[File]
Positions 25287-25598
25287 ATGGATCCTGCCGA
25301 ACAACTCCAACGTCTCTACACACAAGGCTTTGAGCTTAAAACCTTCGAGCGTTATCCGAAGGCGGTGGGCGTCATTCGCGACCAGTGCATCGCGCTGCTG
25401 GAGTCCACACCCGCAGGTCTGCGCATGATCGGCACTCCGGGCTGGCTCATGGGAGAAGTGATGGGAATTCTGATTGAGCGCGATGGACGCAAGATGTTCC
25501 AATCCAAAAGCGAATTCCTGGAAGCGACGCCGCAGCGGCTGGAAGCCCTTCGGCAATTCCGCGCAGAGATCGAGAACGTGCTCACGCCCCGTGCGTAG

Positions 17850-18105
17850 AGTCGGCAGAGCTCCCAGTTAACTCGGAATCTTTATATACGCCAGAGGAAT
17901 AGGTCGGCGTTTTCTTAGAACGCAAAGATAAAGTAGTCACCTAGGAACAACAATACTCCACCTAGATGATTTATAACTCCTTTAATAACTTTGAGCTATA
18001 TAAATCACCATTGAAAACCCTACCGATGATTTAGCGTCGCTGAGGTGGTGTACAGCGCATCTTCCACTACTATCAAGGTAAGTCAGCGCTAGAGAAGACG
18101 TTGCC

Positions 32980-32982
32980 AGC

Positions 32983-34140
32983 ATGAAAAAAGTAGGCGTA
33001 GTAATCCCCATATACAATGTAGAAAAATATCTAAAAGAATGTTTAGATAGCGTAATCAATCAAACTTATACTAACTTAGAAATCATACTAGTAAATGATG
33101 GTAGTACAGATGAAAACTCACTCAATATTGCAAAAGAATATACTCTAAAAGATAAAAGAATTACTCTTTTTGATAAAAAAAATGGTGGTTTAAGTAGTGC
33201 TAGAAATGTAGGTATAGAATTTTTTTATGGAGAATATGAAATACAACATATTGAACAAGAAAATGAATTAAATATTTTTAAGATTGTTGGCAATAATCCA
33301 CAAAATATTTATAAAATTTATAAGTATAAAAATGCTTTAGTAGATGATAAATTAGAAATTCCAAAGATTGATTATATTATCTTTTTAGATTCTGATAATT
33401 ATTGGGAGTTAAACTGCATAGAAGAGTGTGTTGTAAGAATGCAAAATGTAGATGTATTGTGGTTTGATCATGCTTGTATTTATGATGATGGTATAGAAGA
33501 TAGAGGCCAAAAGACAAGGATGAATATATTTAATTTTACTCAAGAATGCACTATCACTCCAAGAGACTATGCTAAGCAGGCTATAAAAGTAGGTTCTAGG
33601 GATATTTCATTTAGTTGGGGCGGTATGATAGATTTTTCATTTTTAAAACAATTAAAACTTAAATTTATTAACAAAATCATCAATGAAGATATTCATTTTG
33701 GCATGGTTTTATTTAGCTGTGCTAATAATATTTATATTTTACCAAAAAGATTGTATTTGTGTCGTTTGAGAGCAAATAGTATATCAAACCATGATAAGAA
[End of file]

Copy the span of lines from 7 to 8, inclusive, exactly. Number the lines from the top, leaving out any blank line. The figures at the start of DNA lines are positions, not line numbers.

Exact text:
17850 AGTCGGCAGAGCTCCCAGTTAACTCGGAATCTTTATATACGCCAGAGGAAT
17901 AGGTCGGCGTTTTCTTAGAACGCAAAGATAAAGTAGTCACCTAGGAACAACAATACTCCACCTAGATGATTTATAACTCCTTTAATAACTTTGAGCTATA